We can remember Laird for his roll of bringing the School of Architecture from a small program in its infancy to a thriving program that drew talented, award-winning students from around the world. In addition to his academic duties, Laird worked on significant professional projects. He became well-known nationally for his consultation on architectural building projects. Some of his projects included the Delaware River Bridge, Girard College Chapel, and numerous court houses. As a mark of people's regard for his professionalism, Laird was elected as a delegate to the Third Pan-American Congress of Architects in Buenos Aires in 1927. He was a member of many professional organizations including being a Fellow of the American Institute of Architects, Tau Sigma Delta, Tri-State Regional Planning Federation of Philadelphia and the Pennsylvania State Art Commission. During his tenure at Penn, Laird was recognized for his leadership and accomplishments. In 1911, the Trustees awarded him and honorary Sc.D. and in 1932, they awarded him a second honorary degree, an LL.D. Laird died on February 18, 1948 in Bryn Mawr, Pennsylvania.
The records of the Warren Powers Laird Administration document the administration of the School under Laird's long tenure. He served as head of the School of Architecture from 1891-1920 and Dean of the School of Fine Arts from 1920-1932. The records span the years 1900-1932. The Business Administration series (1906-1932) contains the records of high-level administrators within the University of Pennsylvania and the School of Architecture, later the School of Fine Arts. This series consists of mainly correspondence related to the administrative decisions made for the School and its facilities. Much of the correspondence is between Laird and other administrators such as the Provost, the Secretary, the Comptroller, the Superintendent of Buildings and Grounds, etc.
The Educational Administration series (1906-1932) contains correspondence between Laird and deans or directors of other schools and departments within the University of Pennsylvania. This series has subseries titles such as College; Towne Scientific School, School of Education, etc.
The School of Architecture series (1900-1920) relates to the daily functioning of the school in terms of its finances, faculty, curriculum, students, and equipment. The series has subseries titles such as 20: Current Expenses; 43: Matriculates; 61: New Building, etc.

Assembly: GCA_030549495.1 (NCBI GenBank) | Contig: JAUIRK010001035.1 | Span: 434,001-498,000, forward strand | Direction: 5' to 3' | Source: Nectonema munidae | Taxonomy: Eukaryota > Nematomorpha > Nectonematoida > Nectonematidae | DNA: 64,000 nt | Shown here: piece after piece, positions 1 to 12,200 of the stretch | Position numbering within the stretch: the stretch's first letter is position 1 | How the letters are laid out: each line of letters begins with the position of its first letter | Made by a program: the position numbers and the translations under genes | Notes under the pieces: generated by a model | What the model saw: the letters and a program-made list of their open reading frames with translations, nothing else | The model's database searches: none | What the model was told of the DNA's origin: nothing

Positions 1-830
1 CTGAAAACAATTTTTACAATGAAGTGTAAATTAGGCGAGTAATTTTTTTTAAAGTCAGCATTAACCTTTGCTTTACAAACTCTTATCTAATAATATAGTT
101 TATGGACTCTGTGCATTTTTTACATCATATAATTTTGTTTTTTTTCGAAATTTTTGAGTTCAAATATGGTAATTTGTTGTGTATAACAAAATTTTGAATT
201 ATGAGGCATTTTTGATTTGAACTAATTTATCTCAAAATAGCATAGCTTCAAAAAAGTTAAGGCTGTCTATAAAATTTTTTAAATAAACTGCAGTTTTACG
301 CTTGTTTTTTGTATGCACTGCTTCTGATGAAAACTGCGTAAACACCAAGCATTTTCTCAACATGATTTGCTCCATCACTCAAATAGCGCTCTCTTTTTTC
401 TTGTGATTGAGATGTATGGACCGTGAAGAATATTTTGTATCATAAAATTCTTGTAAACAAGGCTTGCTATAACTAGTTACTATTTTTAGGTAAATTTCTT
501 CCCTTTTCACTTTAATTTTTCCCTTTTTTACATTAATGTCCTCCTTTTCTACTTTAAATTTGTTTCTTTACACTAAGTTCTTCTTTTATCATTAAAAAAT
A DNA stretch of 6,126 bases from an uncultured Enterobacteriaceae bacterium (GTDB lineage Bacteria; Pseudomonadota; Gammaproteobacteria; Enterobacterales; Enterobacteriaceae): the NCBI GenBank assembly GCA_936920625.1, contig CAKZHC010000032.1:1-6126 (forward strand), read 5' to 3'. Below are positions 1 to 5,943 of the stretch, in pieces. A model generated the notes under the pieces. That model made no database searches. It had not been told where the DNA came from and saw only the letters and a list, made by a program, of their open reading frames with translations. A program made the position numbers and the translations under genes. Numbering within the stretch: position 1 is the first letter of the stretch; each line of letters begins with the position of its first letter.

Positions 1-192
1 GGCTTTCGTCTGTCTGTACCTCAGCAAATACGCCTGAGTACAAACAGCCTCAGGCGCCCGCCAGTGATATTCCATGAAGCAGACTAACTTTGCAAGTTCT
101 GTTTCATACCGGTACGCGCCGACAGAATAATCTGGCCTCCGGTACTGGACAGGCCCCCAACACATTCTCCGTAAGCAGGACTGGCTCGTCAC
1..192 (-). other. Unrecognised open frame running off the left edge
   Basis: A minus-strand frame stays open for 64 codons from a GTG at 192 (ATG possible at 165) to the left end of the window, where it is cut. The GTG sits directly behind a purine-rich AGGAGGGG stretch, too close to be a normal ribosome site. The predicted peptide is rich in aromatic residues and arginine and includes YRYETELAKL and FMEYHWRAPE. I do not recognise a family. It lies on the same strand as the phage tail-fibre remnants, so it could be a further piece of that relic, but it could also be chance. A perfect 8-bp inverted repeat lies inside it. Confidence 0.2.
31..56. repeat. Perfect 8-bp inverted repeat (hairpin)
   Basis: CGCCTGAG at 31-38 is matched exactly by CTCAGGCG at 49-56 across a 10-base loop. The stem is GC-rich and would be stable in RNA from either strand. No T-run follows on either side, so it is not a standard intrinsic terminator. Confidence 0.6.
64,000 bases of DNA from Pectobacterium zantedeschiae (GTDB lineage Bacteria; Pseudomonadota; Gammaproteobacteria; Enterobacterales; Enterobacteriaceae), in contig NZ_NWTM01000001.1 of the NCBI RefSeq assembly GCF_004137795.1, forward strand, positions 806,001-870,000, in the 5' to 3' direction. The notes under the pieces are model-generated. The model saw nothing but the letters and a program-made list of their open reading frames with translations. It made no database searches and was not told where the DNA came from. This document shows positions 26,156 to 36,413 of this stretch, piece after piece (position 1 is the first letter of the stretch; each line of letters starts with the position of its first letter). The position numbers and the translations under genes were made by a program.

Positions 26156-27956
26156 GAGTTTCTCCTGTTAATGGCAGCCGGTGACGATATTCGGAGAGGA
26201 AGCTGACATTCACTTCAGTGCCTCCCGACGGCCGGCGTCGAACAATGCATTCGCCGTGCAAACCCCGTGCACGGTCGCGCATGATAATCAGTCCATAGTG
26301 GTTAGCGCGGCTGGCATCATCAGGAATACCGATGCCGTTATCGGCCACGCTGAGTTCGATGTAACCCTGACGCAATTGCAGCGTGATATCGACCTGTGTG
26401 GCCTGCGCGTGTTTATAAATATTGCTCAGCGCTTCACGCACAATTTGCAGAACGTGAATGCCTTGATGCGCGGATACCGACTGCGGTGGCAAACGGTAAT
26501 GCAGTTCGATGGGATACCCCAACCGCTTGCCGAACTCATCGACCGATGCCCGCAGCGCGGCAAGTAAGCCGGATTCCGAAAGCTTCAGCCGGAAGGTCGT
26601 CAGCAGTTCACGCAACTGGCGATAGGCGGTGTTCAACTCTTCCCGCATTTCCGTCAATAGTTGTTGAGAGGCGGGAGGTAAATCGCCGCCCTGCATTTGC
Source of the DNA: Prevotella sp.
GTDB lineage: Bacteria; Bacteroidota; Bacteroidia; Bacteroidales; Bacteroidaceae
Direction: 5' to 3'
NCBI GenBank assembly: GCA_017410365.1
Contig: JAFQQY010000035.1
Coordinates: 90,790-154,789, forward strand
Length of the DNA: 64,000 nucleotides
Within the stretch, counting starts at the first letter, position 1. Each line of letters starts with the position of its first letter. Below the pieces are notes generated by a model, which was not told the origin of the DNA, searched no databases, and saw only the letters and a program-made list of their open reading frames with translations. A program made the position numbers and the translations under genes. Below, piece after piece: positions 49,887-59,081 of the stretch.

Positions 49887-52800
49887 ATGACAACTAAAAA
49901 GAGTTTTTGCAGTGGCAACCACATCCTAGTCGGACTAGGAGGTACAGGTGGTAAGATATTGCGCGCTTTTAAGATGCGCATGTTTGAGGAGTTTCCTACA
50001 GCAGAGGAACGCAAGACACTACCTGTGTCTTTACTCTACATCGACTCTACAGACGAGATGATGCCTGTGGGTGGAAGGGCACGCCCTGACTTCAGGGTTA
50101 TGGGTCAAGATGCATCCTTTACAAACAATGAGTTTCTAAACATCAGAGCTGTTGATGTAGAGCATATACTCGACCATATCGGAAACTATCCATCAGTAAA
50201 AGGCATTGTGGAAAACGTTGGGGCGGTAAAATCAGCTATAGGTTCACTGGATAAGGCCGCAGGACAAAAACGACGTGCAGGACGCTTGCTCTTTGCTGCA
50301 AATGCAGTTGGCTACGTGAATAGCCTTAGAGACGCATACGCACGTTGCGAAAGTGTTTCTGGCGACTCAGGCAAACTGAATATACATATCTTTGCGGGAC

The School of Fines Arts series (1920-1932) relates to the daily functioning of the school after it changed from the School of Architecture to become the School of Fine Arts in 1920. This series contains folders similar to those of the School of Architecture, but also contains folders that reflect the different organization of the School of Fine Arts. For example, there are subseries titles such as 25: Department of Music; 26: Department of Fine Arts and 30: Department of Architecture.
The Boards, Committees, Faculties, etc. series (1906-1932) contains information regarding committee or board members of the University of Pennsylvania and their decisions or influence that relate to the development of the School of Architecture/School of Fine Arts. The subseries include titles such as 5: Board of Deans; 9: Committee on the School of Fine Arts, etc.
The Clubs, Institutes and Societies series (1908-1932) consists of organizations that have a relationship with the University of Pennsylvania School of Architecture / School of Fine Arts. Examples of the subseries are 101: American Institute of Architects and 108: Civic Art Affairs Connected with the University.
The Building Projects and Competitions series (1906-1923) contains extracurricular professional work done by Laird. This series documents his competitions such as the 155: Madison Free Library; 153: Camden County Courthouse and 162: Brooklyn Academy of Music.
The records of the Laird administration contain correspondence between Laird and former students and between Laird and persons interested in the program. Below is a small sampling of the correspondence between Laird and others represented this collection.
NameSeriesand Folder Title
George Howard Bickley School of Architecture 1900-1920, 1906-1908, 40: Graduates and Past Matriculates
William Boyd, Jr. School of Architecture 1900-1920, 1912-1913, 40: Graduates and Past Matriculates
Brockie & Hastings Business Administration, 1906-1908, 1A: Provost and Vice Provost, General
James Chillman, Jr. School of Architecture 1900-1920, 1921-1922, 40: Graduates and Past Matriculates, A-C
John T. Comes School of Architecture 1900-1920, 1906-1908, 23 E-P: Equipment, Photographs, Lantern Slides, Drawings, Casts
Paul Philippe Cret Business Administration, 1906-1908, 1A: Provost and Vice Provost, General